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You know, there will come a time when you have to shoot a product that's larger than the environment that you can control. So far, we've been talking about things you can easily put in photo tent. You can light them but what happens if you've to shoot a large piece of furniture, or a bike, or maybe even a car? Well, shooting larger stuff is and can be kind of tricky if you want to do it practically. Now, start with this shot. This was shot in a really nice studio. I got this out of the Electra Bike catalog. It's lovely, but this type of shot will be really hard to reproduce. Instead, I got on my bike and drove around the neighborhood a little bit and replicated a shot that was more lifestyle, more something that I could be happy with.
So, I found an alley on a like non- sunny day and so there's no direct sunlight. So, the diffused light is ingredient number one. Secondly, I shot it in such a way that I could play out my own style, so I don't have a lot of bikes to shoot but if I did, I found a nice location. Now the details that matter here, I brought with me just one camera body and one lens. The lens I chose was the 50 mm 1.4. Now remember, that's a wide-open lens, so I know that I can get some really nice selective focus.
Well, I know they shoot bikes like this because I was looking through the catalog. Well, secondly, I just started walking around the bike and I started shooting it. Now, with furniture, with cars, all this is going to be the same, I am starting to put the bike in context a little bit. I wasn't so happy with this first shot. Not only not a very becoming shot of the seat but you know, there's not of that great selective focus, so I kept shooting. I came across something like this. I like this much better. Notice how it shows off all of the contrast stitching, puts the emphasis directly on the seat itself. Now I've got my detail shot.
Next, the handlebars. There is some really nice details on the handlebars itself, but this doesn't necessarily do it for me. Instead, I just kept shooting. I opened up the aperture really wide and I've got exactly what I want, much more of a selective focus and now I have the detail and I am putting the eye exactly where I want them to. Next is the handlebars. As I walked around, I was trying to think about really creative way to shooting the handlebars. This bike is really comfortable to ride. So I want to show that. I want to show how bent the handlebars are and this is a really lovely shot.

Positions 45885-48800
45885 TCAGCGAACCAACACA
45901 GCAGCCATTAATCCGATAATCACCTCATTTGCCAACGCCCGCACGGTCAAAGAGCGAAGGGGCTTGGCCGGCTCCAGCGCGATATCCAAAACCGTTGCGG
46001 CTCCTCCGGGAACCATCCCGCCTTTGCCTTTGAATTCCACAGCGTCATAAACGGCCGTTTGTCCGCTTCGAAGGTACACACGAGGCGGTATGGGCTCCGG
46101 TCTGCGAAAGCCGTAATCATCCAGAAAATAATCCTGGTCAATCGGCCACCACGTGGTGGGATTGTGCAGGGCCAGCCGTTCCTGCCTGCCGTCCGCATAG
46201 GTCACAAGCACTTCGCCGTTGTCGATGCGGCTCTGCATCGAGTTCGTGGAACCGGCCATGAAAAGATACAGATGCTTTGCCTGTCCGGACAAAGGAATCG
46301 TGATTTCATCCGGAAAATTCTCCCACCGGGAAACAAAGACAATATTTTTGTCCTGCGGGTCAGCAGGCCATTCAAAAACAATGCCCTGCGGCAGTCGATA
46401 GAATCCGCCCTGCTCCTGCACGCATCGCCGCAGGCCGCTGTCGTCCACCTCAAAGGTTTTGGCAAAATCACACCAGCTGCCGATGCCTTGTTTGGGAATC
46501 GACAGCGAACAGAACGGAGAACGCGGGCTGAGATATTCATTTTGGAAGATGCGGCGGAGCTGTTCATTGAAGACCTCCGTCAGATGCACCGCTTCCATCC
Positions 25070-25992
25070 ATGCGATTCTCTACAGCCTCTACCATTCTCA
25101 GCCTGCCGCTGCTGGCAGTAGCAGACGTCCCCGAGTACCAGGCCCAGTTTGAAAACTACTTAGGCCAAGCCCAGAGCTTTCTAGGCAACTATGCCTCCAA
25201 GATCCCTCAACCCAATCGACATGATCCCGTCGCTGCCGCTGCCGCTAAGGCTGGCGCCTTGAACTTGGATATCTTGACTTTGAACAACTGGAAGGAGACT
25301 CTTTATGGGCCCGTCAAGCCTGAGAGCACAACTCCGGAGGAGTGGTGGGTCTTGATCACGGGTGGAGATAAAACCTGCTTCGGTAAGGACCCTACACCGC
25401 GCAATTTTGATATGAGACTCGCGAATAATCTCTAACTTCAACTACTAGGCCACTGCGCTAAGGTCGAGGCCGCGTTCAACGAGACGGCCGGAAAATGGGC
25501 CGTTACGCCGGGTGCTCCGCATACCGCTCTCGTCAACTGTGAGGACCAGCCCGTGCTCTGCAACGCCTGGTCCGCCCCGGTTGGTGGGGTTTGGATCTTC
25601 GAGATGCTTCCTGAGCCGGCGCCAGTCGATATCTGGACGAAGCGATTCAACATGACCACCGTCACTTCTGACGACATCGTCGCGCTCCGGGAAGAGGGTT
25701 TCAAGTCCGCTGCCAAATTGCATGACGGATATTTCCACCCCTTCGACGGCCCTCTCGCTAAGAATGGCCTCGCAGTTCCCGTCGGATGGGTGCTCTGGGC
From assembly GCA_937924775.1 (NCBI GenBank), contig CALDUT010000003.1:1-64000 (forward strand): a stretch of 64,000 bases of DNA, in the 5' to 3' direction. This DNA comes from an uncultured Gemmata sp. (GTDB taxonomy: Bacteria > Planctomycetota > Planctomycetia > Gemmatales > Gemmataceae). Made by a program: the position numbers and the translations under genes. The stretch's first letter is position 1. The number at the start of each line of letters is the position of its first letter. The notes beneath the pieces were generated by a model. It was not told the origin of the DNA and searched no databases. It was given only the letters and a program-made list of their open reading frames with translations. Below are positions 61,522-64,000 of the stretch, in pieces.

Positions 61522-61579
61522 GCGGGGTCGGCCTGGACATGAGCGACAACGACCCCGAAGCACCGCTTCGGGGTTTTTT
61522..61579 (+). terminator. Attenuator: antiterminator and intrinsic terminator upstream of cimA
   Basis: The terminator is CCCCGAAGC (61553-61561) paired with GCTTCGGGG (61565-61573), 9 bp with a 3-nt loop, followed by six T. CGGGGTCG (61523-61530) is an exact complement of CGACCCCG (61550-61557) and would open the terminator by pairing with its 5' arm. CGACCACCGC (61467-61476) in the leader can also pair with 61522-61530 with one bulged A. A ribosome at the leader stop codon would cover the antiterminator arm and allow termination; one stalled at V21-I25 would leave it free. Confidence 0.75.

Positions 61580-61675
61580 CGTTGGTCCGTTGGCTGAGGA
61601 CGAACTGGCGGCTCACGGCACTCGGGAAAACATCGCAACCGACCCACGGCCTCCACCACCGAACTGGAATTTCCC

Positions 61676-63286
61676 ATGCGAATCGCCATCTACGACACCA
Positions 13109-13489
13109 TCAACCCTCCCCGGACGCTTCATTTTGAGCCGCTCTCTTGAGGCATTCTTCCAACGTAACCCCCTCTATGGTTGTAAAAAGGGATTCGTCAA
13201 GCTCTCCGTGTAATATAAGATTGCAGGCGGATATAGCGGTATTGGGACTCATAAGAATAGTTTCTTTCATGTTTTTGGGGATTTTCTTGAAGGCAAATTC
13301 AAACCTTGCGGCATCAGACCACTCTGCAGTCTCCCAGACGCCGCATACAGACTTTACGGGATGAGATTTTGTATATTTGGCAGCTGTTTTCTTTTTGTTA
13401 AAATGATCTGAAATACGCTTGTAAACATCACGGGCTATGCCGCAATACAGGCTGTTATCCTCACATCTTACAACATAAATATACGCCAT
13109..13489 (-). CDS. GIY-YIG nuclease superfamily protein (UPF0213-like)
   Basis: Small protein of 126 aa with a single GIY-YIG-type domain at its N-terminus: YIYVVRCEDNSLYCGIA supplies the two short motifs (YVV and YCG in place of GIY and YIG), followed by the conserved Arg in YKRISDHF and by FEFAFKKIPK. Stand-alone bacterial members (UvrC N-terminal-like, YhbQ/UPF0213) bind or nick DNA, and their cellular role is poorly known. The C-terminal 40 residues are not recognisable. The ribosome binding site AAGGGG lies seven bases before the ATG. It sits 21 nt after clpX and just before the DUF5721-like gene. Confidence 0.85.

I can shoot over the seat and in the background, I see some of the fence, some of the urban environment. Well, that's part of my style. All these shots were shot at the same time in a consistent lighting, so they are all going to go together. Next, let's talk a little bit about shooting something bigger like a car. Now shooting a car is sometimes pretty difficult. Here's a couple of shots of the Infiniti G35. Now as we go into this, look at some of the interior shots, look at the details. This was shot in direct sunlight. Look at how this video was used to actually show how light enters the cabin.
What a really nice detail. An important aspect of this particular make and model is the keyless start. Notice how the video shows that really lovely. Now there's all the details that you can imagine. This is a high priced item and if you're selling something like on eBay Motors, they're going to require that you have 20, 25 shots. So, use this to the benefit of actually describing the vehicle on a really lovely way. Notice on the trunk shot, how you can actually go impressive, look at how they did that. With the key in your pocket, you can actually open up the trunk.
All these provide really lovely, little details that matter about the car and one of my favorite shots here is actually the voice over of the owner in the rear view mirror. Such a great use of the medium. You know, sometimes you get a shot back and you're just not happy with it. Like this shot in particular, the backdrop is just totally competing with the car itself. Well, instead of having to re- shoot, that's not very practical. Instead, I took it into Photoshop and I visually traced the object itself. Now I'm not suggesting that you go in and Photoshop your images because that wouldn't be very trustworthy if you are starting to affect the actual product, but you can go in and visually push out a background or make an object pop.
That's perfectly within reason. In this case, I ended up on a couple of different variations and settled on this one, because I felt just by removing those leaves and pushing the backdrop a little bit out, it allowed the product to pop a little bit and this was the most practical thing, and this is really what it's all about. The ability for you to use the tools that you have, whether they are in your bag or in your skills like Photoshop so that you can make your products get better visibility and get higher value for something like this.
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